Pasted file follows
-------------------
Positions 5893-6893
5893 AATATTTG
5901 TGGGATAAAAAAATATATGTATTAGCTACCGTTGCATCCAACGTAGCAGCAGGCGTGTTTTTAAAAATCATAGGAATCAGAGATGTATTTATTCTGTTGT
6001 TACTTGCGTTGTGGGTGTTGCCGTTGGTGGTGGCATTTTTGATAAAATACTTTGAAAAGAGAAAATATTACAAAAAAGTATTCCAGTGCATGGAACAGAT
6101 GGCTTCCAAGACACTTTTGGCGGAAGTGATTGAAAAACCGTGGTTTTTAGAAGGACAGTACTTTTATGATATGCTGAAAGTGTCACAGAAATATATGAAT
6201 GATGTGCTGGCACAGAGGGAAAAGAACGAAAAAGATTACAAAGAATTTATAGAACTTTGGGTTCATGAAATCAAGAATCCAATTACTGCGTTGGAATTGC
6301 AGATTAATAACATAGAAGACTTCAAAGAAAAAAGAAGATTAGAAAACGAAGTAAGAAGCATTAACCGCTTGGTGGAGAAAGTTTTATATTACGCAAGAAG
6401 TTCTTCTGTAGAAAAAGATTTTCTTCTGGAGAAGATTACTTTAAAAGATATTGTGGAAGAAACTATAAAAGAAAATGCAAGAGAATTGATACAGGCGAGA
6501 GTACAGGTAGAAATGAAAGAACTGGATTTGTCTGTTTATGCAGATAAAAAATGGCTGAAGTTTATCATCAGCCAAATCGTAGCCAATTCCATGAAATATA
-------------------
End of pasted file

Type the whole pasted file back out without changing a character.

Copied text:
Positions 5893-6893
5893 AATATTTG
5901 TGGGATAAAAAAATATATGTATTAGCTACCGTTGCATCCAACGTAGCAGCAGGCGTGTTTTTAAAAATCATAGGAATCAGAGATGTATTTATTCTGTTGT
6001 TACTTGCGTTGTGGGTGTTGCCGTTGGTGGTGGCATTTTTGATAAAATACTTTGAAAAGAGAAAATATTACAAAAAAGTATTCCAGTGCATGGAACAGAT
6101 GGCTTCCAAGACACTTTTGGCGGAAGTGATTGAAAAACCGTGGTTTTTAGAAGGACAGTACTTTTATGATATGCTGAAAGTGTCACAGAAATATATGAAT
6201 GATGTGCTGGCACAGAGGGAAAAGAACGAAAAAGATTACAAAGAATTTATAGAACTTTGGGTTCATGAAATCAAGAATCCAATTACTGCGTTGGAATTGC
6301 AGATTAATAACATAGAAGACTTCAAAGAAAAAAGAAGATTAGAAAACGAAGTAAGAAGCATTAACCGCTTGGTGGAGAAAGTTTTATATTACGCAAGAAG
6401 TTCTTCTGTAGAAAAAGATTTTCTTCTGGAGAAGATTACTTTAAAAGATATTGTGGAAGAAACTATAAAAGAAAATGCAAGAGAATTGATACAGGCGAGA
6501 GTACAGGTAGAAATGAAAGAACTGGATTTGTCTGTTTATGCAGATAAAAAATGGCTGAAGTTTATCATCAGCCAAATCGTAGCCAATTCCATGAAATATA